Iran has urged the US to offer it further incentives to resolve the dispute over its nuclear programme.
Tehran says it is not seeking to acquire nuclear weapons
The US should unblock frozen Iranian assets, lift sanctions and stop "hostile measures", a senior Iranian negotiator told BBC News.
President George W Bush announced a major change in US policy on Friday.
He said the US would back European talks to resolve the stand-off and, unlike before, was prepared to extend economic incentives to Tehran.
These included the lifting of a decade-long block on Iran's membership of the World Trade Organization (WTO), and objections to Tehran obtaining parts for commercial planes.
But Iran rejected the offer as "insignificant" and vowed to exercise its "legitimate right" to use nuclear technology for peaceful purposes.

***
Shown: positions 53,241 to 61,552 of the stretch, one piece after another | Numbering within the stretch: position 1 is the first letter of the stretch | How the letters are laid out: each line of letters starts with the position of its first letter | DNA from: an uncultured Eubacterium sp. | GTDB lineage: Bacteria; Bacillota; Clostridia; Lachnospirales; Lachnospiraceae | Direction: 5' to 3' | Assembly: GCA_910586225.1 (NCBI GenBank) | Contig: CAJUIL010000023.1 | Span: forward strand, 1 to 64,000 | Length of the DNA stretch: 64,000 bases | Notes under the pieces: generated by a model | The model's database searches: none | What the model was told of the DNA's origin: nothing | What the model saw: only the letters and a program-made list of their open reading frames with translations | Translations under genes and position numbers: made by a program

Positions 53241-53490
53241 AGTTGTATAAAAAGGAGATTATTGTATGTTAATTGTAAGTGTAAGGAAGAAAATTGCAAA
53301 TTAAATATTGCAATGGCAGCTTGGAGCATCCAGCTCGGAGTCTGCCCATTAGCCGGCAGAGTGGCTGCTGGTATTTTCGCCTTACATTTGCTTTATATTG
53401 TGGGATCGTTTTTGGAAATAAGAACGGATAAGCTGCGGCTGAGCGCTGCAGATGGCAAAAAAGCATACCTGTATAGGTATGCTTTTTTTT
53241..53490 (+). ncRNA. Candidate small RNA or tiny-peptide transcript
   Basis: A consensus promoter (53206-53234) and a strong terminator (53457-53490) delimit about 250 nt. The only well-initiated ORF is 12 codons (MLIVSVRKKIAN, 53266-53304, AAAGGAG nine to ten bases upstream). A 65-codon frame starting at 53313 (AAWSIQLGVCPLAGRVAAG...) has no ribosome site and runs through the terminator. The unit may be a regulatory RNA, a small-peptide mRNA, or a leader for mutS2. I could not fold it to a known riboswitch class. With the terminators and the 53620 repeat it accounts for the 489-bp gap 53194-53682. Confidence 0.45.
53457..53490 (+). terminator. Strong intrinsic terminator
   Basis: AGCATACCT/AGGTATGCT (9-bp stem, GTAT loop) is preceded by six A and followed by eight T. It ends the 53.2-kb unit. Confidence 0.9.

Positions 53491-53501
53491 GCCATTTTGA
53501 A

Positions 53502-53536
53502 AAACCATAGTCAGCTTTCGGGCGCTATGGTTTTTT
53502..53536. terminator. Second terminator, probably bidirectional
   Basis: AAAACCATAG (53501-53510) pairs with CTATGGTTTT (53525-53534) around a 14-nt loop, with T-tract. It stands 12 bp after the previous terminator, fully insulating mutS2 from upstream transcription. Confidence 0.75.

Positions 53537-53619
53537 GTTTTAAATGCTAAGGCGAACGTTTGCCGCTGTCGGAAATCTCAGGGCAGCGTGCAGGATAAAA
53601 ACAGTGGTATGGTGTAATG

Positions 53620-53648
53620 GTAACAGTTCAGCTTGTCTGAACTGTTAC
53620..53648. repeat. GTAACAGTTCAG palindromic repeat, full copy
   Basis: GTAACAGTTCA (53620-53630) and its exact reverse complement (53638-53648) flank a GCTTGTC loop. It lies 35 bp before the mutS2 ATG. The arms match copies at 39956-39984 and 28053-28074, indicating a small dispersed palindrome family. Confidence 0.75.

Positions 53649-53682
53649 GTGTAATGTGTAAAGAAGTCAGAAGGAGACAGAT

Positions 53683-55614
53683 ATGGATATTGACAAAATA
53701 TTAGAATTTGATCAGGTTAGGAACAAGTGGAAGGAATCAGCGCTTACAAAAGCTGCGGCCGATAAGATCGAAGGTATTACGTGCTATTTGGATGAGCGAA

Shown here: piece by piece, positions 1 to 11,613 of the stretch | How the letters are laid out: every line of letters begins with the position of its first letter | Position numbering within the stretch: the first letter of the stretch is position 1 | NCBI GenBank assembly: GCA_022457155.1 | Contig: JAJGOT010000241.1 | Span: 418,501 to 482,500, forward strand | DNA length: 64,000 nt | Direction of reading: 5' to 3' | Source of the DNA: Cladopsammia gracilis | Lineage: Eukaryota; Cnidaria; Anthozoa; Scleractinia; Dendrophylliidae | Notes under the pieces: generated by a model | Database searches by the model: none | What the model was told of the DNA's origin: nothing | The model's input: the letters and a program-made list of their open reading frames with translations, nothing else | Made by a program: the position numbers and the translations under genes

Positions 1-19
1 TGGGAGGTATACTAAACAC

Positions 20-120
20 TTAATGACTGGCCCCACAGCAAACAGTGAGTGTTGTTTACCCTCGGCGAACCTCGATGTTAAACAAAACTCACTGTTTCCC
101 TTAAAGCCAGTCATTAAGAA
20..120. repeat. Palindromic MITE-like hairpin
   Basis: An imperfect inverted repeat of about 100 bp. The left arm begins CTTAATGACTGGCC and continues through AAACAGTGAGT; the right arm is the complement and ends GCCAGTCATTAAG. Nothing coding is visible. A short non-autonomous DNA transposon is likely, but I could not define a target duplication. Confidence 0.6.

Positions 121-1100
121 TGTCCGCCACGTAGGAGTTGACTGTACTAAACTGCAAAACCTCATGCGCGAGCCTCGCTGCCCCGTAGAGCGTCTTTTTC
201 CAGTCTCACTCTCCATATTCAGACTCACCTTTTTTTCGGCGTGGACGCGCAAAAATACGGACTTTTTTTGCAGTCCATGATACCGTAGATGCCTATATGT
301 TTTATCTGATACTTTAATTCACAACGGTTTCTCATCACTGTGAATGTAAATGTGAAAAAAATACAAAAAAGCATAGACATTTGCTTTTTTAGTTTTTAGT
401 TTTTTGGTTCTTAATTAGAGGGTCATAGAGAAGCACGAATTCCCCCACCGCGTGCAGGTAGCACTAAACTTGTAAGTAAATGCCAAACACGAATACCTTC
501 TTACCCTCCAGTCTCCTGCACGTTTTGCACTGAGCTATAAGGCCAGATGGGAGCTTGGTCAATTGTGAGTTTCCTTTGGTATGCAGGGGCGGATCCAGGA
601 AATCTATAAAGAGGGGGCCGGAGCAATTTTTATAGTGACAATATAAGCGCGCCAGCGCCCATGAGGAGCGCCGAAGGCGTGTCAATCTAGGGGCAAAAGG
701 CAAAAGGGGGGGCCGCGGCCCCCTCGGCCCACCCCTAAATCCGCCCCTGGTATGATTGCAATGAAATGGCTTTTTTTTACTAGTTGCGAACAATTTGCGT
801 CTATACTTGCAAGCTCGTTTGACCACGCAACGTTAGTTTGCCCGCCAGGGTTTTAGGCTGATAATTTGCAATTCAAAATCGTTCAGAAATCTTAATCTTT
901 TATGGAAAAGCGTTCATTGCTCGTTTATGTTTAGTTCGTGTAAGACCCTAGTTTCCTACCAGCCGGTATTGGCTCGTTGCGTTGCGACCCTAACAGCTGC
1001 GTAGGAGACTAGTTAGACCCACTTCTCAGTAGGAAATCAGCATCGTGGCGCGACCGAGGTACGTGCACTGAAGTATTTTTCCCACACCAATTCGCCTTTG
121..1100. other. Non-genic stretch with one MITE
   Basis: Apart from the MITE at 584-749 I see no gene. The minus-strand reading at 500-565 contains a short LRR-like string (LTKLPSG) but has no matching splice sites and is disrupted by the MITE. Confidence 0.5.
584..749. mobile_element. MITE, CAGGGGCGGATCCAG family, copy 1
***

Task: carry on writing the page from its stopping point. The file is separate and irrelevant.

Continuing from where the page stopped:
Washington accuses Iran of using its nuclear enrichment programme as a cover for developing nuclear weapons.
Tehran denies seeking nuclear weapons, but has suspended uranium enrichment after negotiations with France, Germany and the UK.
The US and European Union want that move made permanent, and have threatened to seek United Nations sanctions if Iran does not comply.
More confidence-building measures
Hossein Mousavian, the secretary of the foreign relations committee of the Supreme National Security Council, told the BBC the US offer to allow Iranian membership of the WTO and sales of aircraft spare parts did not amount to real concessions.
Mr Mousavian said, however, that Iran would embrace with open arms confidence-building measures and objective guarantees to prove that it was not seeking weapons of mass destruction.
But he added that Iran remained determined to produce at least part of its nuclear fuel for power plants and he said if that was accepted, then the debate over economic and security concessions could become serious